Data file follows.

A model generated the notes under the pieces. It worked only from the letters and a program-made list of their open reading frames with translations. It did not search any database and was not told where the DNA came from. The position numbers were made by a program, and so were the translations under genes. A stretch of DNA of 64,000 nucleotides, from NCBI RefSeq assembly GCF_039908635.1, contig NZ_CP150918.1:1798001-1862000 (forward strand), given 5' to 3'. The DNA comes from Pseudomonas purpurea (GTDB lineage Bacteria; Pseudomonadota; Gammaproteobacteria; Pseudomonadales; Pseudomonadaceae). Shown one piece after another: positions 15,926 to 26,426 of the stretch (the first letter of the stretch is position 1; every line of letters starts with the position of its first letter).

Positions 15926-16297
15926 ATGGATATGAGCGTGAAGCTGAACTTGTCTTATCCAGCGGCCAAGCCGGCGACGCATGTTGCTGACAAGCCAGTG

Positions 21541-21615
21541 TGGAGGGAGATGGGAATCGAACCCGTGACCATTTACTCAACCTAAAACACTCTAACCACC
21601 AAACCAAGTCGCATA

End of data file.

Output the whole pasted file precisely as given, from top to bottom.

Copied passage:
A model generated the notes under the pieces. It worked only from the letters and a program-made list of their open reading frames with translations. It did not search any database and was not told where the DNA came from. The position numbers were made by a program, and so were the translations under genes. A stretch of DNA of 64,000 nucleotides, from NCBI RefSeq assembly GCF_039908635.1, contig NZ_CP150918.1:1798001-1862000 (forward strand), given 5' to 3'. The DNA comes from Pseudomonas purpurea (GTDB lineage Bacteria; Pseudomonadota; Gammaproteobacteria; Pseudomonadales; Pseudomonadaceae). Shown one piece after another: positions 15,926 to 26,426 of the stretch (the first letter of the stretch is position 1; every line of letters starts with the position of its first letter).

Positions 15926-16297
15926 ATGGATATGAGCGTGAAGCTGAACTTGTCTTATCCAGCGGCCAAGCCGGCGACGCATGTTGCTGACAAGCCAGTG

Positions 21541-21615
21541 TGGAGGGAGATGGGAATCGAACCCGTGACCATTTACTCAACCTAAAACACTCTAACCACC
21601 AAACCAAGTCGCATA